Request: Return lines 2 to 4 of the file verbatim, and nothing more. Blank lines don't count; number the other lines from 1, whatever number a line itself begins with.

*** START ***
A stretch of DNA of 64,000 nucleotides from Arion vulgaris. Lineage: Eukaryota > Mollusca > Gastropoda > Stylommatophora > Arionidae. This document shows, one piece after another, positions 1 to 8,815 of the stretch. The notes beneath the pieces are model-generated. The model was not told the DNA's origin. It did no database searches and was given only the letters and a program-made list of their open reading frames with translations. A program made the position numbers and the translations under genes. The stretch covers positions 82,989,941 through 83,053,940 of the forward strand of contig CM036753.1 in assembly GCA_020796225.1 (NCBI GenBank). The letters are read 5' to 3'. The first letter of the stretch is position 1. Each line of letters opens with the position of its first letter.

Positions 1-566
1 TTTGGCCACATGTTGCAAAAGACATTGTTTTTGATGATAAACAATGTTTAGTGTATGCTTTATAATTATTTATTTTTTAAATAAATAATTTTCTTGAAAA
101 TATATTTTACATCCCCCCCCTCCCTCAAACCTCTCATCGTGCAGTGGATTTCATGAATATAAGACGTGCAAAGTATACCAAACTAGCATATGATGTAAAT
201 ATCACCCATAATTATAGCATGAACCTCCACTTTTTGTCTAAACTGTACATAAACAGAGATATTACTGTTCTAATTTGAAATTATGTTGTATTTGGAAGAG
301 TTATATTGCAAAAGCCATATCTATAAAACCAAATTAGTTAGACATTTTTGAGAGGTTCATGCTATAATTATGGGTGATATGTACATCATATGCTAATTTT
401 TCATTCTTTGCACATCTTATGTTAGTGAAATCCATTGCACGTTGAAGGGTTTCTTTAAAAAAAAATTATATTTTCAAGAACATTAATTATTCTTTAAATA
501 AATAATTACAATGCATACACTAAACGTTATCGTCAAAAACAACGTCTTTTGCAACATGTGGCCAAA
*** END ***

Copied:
Positions 1-566
1 TTTGGCCACATGTTGCAAAAGACATTGTTTTTGATGATAAACAATGTTTAGTGTATGCTTTATAATTATTTATTTTTTAAATAAATAATTTTCTTGAAAA
101 TATATTTTACATCCCCCCCCTCCCTCAAACCTCTCATCGTGCAGTGGATTTCATGAATATAAGACGTGCAAAGTATACCAAACTAGCATATGATGTAAAT